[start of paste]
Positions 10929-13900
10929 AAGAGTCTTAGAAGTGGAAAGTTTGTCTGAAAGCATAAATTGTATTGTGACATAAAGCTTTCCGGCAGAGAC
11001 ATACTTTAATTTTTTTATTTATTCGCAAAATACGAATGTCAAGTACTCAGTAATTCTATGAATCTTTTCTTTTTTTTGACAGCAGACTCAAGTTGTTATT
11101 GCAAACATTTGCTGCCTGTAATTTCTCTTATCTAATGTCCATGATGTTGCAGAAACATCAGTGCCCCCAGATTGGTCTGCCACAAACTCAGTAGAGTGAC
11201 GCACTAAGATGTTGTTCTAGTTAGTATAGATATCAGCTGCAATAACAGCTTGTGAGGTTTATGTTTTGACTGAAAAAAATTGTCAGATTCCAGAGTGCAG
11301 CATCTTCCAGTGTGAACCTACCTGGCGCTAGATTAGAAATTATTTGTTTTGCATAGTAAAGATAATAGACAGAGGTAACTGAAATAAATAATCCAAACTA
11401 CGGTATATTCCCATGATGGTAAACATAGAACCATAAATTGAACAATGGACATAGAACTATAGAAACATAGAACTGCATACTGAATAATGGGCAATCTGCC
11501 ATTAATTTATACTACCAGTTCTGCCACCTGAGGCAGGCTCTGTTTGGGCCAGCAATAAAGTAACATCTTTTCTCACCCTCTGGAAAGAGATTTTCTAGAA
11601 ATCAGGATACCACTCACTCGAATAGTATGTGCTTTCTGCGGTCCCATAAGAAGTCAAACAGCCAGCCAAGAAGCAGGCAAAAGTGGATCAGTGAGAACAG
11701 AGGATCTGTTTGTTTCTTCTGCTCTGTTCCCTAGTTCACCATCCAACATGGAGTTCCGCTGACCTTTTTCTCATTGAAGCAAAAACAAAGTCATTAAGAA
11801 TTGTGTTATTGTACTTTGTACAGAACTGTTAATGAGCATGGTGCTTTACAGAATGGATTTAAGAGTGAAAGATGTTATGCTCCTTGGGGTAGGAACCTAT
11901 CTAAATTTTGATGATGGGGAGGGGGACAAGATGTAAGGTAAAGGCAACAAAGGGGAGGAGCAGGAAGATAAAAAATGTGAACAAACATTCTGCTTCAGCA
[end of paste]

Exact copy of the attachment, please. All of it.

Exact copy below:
Positions 10929-13900
10929 AAGAGTCTTAGAAGTGGAAAGTTTGTCTGAAAGCATAAATTGTATTGTGACATAAAGCTTTCCGGCAGAGAC
11001 ATACTTTAATTTTTTTATTTATTCGCAAAATACGAATGTCAAGTACTCAGTAATTCTATGAATCTTTTCTTTTTTTTGACAGCAGACTCAAGTTGTTATT
11101 GCAAACATTTGCTGCCTGTAATTTCTCTTATCTAATGTCCATGATGTTGCAGAAACATCAGTGCCCCCAGATTGGTCTGCCACAAACTCAGTAGAGTGAC
11201 GCACTAAGATGTTGTTCTAGTTAGTATAGATATCAGCTGCAATAACAGCTTGTGAGGTTTATGTTTTGACTGAAAAAAATTGTCAGATTCCAGAGTGCAG
11301 CATCTTCCAGTGTGAACCTACCTGGCGCTAGATTAGAAATTATTTGTTTTGCATAGTAAAGATAATAGACAGAGGTAACTGAAATAAATAATCCAAACTA
11401 CGGTATATTCCCATGATGGTAAACATAGAACCATAAATTGAACAATGGACATAGAACTATAGAAACATAGAACTGCATACTGAATAATGGGCAATCTGCC
11501 ATTAATTTATACTACCAGTTCTGCCACCTGAGGCAGGCTCTGTTTGGGCCAGCAATAAAGTAACATCTTTTCTCACCCTCTGGAAAGAGATTTTCTAGAA
11601 ATCAGGATACCACTCACTCGAATAGTATGTGCTTTCTGCGGTCCCATAAGAAGTCAAACAGCCAGCCAAGAAGCAGGCAAAAGTGGATCAGTGAGAACAG
11701 AGGATCTGTTTGTTTCTTCTGCTCTGTTCCCTAGTTCACCATCCAACATGGAGTTCCGCTGACCTTTTTCTCATTGAAGCAAAAACAAAGTCATTAAGAA
11801 TTGTGTTATTGTACTTTGTACAGAACTGTTAATGAGCATGGTGCTTTACAGAATGGATTTAAGAGTGAAAGATGTTATGCTCCTTGGGGTAGGAACCTAT
11901 CTAAATTTTGATGATGGGGAGGGGGACAAGATGTAAGGTAAAGGCAACAAAGGGGAGGAGCAGGAAGATAAAAAATGTGAACAAACATTCTGCTTCAGCA